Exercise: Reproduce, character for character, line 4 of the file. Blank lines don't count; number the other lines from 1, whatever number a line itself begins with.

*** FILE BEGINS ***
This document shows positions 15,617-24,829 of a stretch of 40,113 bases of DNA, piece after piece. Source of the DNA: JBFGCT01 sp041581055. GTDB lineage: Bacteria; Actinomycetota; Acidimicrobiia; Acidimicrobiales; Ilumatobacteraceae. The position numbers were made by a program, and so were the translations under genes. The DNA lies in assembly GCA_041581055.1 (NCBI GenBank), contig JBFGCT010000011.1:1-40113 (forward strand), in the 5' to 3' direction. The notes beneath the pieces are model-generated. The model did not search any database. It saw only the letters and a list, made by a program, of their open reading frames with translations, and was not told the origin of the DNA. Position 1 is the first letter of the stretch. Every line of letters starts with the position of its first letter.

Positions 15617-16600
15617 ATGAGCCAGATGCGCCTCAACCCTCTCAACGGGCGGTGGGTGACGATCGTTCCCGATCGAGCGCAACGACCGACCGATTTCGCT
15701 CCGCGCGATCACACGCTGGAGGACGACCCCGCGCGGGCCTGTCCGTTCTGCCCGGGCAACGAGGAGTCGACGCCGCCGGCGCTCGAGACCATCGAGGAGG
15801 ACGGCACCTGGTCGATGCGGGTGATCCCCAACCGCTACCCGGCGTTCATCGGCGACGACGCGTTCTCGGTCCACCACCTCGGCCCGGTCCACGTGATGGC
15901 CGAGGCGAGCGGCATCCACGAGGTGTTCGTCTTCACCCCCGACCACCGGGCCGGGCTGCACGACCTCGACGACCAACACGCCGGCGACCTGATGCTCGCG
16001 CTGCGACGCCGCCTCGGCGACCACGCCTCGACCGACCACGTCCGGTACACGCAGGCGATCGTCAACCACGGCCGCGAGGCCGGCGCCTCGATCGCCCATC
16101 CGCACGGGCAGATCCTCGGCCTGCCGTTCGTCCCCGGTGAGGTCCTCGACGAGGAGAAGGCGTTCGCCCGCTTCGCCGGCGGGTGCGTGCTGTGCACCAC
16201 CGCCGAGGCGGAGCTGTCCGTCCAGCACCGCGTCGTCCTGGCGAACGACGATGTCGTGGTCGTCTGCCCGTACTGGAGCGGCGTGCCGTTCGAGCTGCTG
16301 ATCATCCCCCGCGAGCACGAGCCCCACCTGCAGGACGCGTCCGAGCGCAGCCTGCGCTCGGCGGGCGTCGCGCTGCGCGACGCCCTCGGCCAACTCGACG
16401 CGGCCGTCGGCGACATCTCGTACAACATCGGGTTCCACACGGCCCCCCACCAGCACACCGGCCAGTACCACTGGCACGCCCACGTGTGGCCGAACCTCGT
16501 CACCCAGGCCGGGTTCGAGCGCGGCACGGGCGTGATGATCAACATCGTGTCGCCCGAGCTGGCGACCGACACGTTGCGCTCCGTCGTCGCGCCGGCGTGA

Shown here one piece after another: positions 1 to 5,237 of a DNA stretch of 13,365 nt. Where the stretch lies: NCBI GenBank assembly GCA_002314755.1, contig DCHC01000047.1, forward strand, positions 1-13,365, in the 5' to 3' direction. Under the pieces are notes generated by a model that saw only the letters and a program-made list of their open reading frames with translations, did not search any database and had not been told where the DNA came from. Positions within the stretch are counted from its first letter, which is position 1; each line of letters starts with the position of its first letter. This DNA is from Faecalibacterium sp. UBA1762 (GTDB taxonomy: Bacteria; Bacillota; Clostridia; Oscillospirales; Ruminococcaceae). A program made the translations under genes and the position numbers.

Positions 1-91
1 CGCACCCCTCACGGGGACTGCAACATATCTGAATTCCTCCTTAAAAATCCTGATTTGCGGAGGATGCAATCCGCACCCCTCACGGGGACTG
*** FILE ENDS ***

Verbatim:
15701 CCGCGCGATCACACGCTGGAGGACGACCCCGCGCGGGCCTGTCCGTTCTGCCCGGGCAACGAGGAGTCGACGCCGCCGGCGCTCGAGACCATCGAGGAGG